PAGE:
Remember how awesome and clever Futurama was? Well, if you missed it, your chances to see it in its original form might be slowly dwindling. It seems that Comedy Central has wiped out the reference in the dialogue to the "EyePhone 2.0." So, while we don't have any conspiracy theories brewing about what happened, it's a pretty odd thing to scrub, and we figure there are two possibilities: either Comedy Central is trying to cover their on this one, or they got a late night email from ... someone.
Tag Archives | iPhone
The unstoppable iPhone: I suppose we shouldn’t be surprised that even the cops are taking advantage of it’s amazing array of apps. Story from the Daily Mail:
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Police in the US are using an iPhone app to take photos of suspects and instantly compares them with a criminal database.
The app employs biometric information such as facial recognition software to help police identify suspects within seconds.
Known as MORIS (Mobile Offender Recognition and Identification System), the system lets police officers take a photo of a suspect, upload it into a secure network where it is then analysed.
The system itself has been around for a number of years but this is the first time the iPhone’s unique combination of easy interface and high-end capability have been used by the police in this way.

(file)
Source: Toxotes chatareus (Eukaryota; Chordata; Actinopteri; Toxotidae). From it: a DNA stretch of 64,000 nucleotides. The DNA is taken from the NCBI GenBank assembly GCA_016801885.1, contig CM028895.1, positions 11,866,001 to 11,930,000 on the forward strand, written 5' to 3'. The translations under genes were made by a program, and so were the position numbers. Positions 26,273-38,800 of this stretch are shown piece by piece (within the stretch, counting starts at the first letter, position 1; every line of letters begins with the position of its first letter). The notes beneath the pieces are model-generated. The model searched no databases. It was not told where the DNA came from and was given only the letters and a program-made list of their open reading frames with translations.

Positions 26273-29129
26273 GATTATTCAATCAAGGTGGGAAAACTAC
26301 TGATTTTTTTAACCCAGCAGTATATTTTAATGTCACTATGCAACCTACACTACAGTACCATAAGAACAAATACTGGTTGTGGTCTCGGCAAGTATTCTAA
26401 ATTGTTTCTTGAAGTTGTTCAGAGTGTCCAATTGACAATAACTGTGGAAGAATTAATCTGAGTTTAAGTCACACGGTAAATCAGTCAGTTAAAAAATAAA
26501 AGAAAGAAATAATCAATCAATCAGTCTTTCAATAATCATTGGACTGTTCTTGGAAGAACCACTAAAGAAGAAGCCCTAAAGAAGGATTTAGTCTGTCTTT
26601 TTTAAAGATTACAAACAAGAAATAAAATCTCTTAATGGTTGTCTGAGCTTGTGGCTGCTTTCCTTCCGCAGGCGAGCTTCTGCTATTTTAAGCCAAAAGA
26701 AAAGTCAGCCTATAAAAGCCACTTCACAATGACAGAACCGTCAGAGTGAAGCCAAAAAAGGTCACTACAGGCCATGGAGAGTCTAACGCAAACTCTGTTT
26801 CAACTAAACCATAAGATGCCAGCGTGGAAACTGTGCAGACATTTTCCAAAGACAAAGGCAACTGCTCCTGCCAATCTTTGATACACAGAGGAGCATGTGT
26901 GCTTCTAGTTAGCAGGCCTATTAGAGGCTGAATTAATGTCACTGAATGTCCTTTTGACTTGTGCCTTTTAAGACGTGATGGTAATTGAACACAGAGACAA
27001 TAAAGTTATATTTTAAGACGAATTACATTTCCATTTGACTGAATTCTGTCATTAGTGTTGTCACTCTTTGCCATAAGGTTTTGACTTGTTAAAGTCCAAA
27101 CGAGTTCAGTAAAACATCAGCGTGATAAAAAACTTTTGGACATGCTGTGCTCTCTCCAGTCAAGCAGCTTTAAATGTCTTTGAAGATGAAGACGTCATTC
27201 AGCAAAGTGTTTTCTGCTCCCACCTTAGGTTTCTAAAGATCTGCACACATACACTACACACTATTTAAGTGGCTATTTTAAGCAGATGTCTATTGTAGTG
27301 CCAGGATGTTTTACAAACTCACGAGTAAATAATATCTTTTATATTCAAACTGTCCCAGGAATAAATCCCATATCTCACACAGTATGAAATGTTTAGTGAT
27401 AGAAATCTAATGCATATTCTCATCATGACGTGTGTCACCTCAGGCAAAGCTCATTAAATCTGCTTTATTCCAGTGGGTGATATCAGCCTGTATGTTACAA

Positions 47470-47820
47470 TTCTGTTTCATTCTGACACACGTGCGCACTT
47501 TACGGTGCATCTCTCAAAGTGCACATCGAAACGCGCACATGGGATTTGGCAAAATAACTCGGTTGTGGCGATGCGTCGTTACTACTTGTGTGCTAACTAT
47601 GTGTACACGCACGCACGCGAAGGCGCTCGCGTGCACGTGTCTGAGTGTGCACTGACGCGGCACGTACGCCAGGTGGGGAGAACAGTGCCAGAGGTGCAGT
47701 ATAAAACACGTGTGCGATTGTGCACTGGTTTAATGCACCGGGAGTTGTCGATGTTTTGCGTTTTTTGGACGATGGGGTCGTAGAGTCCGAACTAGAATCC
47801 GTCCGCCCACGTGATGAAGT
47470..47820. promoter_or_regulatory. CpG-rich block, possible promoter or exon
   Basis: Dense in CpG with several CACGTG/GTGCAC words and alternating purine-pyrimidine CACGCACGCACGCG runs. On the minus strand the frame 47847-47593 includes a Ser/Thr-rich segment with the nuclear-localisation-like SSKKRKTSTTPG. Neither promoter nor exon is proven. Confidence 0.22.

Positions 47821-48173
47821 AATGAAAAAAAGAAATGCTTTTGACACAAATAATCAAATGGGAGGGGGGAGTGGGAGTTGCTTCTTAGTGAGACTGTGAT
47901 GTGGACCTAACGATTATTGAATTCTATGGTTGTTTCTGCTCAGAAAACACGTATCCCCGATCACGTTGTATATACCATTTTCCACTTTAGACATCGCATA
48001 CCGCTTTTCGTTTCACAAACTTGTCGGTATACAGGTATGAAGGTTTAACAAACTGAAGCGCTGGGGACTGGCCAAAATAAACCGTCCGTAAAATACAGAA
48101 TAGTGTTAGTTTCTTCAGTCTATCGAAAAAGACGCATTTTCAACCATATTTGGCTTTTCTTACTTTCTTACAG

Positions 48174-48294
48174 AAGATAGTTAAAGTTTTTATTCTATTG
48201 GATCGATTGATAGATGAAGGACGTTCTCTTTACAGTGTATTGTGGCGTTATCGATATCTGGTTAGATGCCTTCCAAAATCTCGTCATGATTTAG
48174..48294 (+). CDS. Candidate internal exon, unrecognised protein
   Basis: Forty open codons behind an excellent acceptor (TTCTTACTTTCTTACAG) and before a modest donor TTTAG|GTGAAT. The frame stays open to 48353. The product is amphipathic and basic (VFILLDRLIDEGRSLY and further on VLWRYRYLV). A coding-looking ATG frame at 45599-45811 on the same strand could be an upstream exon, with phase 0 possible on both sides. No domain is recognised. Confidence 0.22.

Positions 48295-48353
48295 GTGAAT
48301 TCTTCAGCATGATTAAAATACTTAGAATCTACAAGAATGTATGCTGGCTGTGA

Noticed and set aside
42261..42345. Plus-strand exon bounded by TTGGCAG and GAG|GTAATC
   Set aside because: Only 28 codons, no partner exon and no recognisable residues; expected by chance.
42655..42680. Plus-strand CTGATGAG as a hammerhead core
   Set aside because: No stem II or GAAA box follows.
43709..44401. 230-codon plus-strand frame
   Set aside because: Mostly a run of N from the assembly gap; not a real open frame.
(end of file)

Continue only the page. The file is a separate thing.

If a biometric match is made, the identity, photo and background information about the suspect is transmitted back to the police officer’s iPhone and displayed.
The plot thickens. This isn’t looking like a publicity stunt by Apple anymore unless Steve Jobs has cops on his payroll. Beware the Power of Jobs! Kim Zetter writes on WIRED’s Threat Level:
Police raided the house of an editor for Gizmodo on Friday and seized computers and other equipment. The raid was part of an investigation into the leak of a prototype iPhone that the site obtained for a blockbuster story last week. Now, a legal expert has raised questions about the legality of the warrant used in the raid.
On Friday, officers from California’s Rapid Enforcement Allied Computer Team in San Mateo, California, appeared at the home of Gizmodo editor Jason Chen while he was not there and broke open the front door.
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Chen and his wife discovered the officers when they returned from dinner around 9:45 that evening. According to an account he posted online, Chen noticed his garage door was partly open, and when he tried to open it completely, officers came out and told him they had a warrant to search the premises.